We don’t say, why do we have a shankbone on the plate? We say, why did our ancestors sacrifice at the Temple? We have a shankbone on the plate because our ancestors sacrificed at the Temple, and our ancestors sacrificed at the Temple because the Divine passed over the houses of the Israelites in Egypt.
This bit comes immediately after Dayenu, which is pretty much the Passover song in a whole week of Passover songs. Dayenu is strongly chronological, starts with being brought forth from Egypt, and takes us into the wilderness, Mount Sinai, the giving of the Law, into the Land of Israel, and then up to the Temple itself… and stops there. From that point of view, the story begins and ends at the temple. Sort of.
Of course, the Haggadah is only the liturgy. You can tell the story whenever you like, including at the seder—and as we say every year, the more you tell the story, the more praiseworthy you are.
Tolerabimus quod tolerare debemus,
> as we say every year, the more you tell the story, the more praiseworthy you are
The Haggadah that Chaos uses says “the more you tell the story, the more praiseworthy it becomes”, or some phrase like that — something that implies to me that the *story* is made more praiseworthy by retelling it. I’m not sure what that means; what makes a story more or less praiseworthy? I’m not sure, but “the number of times you tell it” doesn’t seem to me to have much to do with it. Hm.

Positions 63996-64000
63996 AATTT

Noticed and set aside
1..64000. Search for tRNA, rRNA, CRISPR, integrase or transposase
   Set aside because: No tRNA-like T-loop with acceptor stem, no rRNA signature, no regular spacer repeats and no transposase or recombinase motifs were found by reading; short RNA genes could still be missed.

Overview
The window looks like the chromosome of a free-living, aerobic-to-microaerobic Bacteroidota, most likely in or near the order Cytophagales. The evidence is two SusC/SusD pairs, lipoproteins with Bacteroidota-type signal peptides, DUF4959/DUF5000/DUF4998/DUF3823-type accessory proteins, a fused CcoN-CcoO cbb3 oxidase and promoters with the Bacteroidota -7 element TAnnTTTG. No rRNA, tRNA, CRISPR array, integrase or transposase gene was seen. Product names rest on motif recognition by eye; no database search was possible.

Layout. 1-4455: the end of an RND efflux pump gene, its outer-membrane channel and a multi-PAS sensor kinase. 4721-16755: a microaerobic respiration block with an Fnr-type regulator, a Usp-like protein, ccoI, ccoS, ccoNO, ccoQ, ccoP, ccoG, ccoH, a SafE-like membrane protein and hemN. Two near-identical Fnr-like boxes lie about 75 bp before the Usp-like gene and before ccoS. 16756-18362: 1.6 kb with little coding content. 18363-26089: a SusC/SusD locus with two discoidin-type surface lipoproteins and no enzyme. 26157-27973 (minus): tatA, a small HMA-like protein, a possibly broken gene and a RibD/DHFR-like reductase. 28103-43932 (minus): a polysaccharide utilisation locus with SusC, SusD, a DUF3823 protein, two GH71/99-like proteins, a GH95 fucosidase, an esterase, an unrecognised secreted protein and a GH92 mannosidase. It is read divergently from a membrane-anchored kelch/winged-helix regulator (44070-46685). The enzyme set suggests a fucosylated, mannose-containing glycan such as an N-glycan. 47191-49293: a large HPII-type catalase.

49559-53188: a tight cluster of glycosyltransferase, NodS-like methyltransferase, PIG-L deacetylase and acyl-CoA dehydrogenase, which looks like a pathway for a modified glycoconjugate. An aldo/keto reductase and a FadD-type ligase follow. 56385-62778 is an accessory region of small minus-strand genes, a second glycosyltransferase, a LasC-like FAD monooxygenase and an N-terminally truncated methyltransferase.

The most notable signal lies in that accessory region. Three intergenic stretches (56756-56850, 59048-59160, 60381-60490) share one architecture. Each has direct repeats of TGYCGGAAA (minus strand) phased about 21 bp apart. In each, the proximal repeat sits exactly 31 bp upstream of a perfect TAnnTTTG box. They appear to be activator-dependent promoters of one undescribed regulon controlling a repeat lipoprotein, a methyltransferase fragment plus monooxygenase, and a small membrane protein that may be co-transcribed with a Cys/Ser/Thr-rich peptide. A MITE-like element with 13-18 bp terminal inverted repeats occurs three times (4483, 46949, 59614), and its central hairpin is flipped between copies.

> In Which Your Humble Blogger wrings yet another note out of the haggadah text. Surely, though, this is the last one, and next year I will not find anything new to say.
ha ha ha good one :^ )
The text says: even if we were all wise people (khokhmeem), all discerning people (n’voneem), all elders (z’kaneem) and all knowledgeable in Torah (yoda’eem et Torah), still we would be obliged to tell the story of the departure from Egypt—and multiplying the telling of the departure from Egypt is indeed a matter of praise.
Now, we generally interpret that as something like the more you tell the Exodus story, the more praiseworthy you are, which is indeed the clear translation, and that’s good. But now that you’ve made me look at it closely… the first part of that is talking about people with certain attributes (almost, but not exactly, the same attributes for the leaders chosen by Moses in Deuteronomy 1:13) who are doing some of the telling, and the second part is about multiplying the telling. I think the implication (or at least my inference) is that it is praiseworthy to increase the telling by increasing the number of tellers—that is, by creating more people who will eventually be wise, discerning, experienced and learned in Torah.
I am sure that the rabbis have commented on the difference between wisdom, discernment, experience and knowledge, but perhaps that will be next year’s learning.
Hm, yeah, I think I was just misplacing the “it”, and that Chaos’s interpretation is correct: “it” refers to the act of talking about the Exodus, not about the Exodus itself. It still strikes me as a weird phrase, but at least I think I know what it’s trying to say now. :^ )
Hmm. It’s “The more one talks about the Exodus, the more praiseworthy it is,” and i didn’t write that wording, but i’ve always interpreted it as meaning that the telling (your action) is praiseworthy, not the tale.